Nature Foundation Cleans and Restores Mullet Pond; Sint Maarten’s Most Important Wetland

One of Sint Maarten’s most important wetlands, Mullet Pond, was cleaned and restored by the Sint Maarten Nature Foundation as a part of the organization’s environmental response post hurricanes Irma and Maria. Mullet Pond is listed as a wetland of international importance under the Ramsar Treaty. The Ramsar Convention, signed in Iran in 1971, is a global commitment to maintain the ecological character of global wetland areas, including in the wider Caribbean region.

“Using the disaster relief funds provided to us by the Dutch Caribbean Nature Alliance we were able to use volunteers to clean one of the most important and one of the only protected wetland areas we have on the island. Mullet Pond is a critical ecosystem for us on the island as it contains the last intact mangrove forest within the Simpson Bay Lagoon. Unfortunately the area was also illegally used in the storms as a protected anchorage area and numerous boats sank, in particular the Mullet Pond Inlet. We used divers and volunteers from the community to clean the area both under and above water and removed six dump truckloads of debris,” commented Tadzio Bervoets, Nature Foundation Manager.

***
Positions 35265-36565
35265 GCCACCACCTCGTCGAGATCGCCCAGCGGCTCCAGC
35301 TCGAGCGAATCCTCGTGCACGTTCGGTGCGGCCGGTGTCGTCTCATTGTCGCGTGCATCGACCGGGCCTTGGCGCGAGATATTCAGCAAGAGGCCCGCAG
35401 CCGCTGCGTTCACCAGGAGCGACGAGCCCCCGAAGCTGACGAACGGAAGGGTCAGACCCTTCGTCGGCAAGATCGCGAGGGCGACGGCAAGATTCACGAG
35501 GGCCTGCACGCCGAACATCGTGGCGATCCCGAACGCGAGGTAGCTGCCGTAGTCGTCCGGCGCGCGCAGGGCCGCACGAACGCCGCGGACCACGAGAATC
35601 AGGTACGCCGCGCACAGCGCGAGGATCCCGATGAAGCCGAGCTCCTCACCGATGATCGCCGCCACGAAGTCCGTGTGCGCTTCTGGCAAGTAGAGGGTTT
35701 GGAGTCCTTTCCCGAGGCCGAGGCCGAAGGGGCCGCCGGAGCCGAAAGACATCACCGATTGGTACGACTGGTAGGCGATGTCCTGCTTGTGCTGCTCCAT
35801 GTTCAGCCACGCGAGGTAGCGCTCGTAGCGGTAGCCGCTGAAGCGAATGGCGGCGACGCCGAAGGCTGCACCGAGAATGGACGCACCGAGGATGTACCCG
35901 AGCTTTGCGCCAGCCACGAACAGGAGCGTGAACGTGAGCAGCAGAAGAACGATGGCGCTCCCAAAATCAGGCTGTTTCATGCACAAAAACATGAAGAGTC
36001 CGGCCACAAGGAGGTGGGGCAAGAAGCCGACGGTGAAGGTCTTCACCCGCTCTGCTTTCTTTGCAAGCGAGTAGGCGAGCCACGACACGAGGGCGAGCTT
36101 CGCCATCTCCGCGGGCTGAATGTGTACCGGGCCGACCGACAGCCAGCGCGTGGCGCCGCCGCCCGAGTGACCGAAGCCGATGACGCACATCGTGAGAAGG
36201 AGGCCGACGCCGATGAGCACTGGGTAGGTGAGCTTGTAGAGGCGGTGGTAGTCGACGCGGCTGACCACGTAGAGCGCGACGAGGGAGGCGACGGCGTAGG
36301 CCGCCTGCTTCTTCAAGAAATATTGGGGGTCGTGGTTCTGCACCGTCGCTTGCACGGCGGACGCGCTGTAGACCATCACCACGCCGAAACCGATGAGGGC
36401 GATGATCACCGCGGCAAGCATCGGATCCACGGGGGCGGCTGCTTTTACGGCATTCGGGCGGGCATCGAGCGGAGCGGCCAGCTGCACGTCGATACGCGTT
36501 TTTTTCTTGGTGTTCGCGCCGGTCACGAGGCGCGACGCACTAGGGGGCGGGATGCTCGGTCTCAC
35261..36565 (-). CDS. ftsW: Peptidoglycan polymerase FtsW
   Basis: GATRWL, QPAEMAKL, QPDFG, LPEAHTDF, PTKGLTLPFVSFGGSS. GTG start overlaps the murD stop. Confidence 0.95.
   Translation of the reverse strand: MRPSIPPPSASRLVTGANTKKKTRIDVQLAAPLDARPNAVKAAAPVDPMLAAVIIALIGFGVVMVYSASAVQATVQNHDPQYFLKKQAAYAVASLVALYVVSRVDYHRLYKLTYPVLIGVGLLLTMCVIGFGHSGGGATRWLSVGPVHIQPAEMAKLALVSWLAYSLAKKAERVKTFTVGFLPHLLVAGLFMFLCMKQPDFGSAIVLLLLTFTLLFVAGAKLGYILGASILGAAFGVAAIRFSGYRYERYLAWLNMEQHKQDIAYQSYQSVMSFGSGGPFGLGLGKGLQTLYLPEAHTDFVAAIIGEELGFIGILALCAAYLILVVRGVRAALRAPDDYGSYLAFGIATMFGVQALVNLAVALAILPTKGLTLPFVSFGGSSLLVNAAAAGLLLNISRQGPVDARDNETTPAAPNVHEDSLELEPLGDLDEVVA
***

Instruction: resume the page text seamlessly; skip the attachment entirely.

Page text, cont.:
Given the importance of the area the Nature Foundation paused its beach clean-up activities in order to focus on Mullet Pond; “Although it is important to focus on the beach cleanups we are also responsible for other natural areas. Because of its unique characteristics and international status we made the clean-up and restoration of Mullet Pond one of our priorities moving forward. We have also discussed with the authorities ways in which we can place moorings outside of critical nature habitat in the area so that vessel owners can still protect their vessels while at the same time protecting sensitive natural areas. In particular a houseboat illegally sought shelter in the area significant damage occurred and we need to prevent this in the future. Although we cleaned and restored the area significantly, we still have our work cut out for us in bringing the area close to the level it was before,” concluded Bervoets.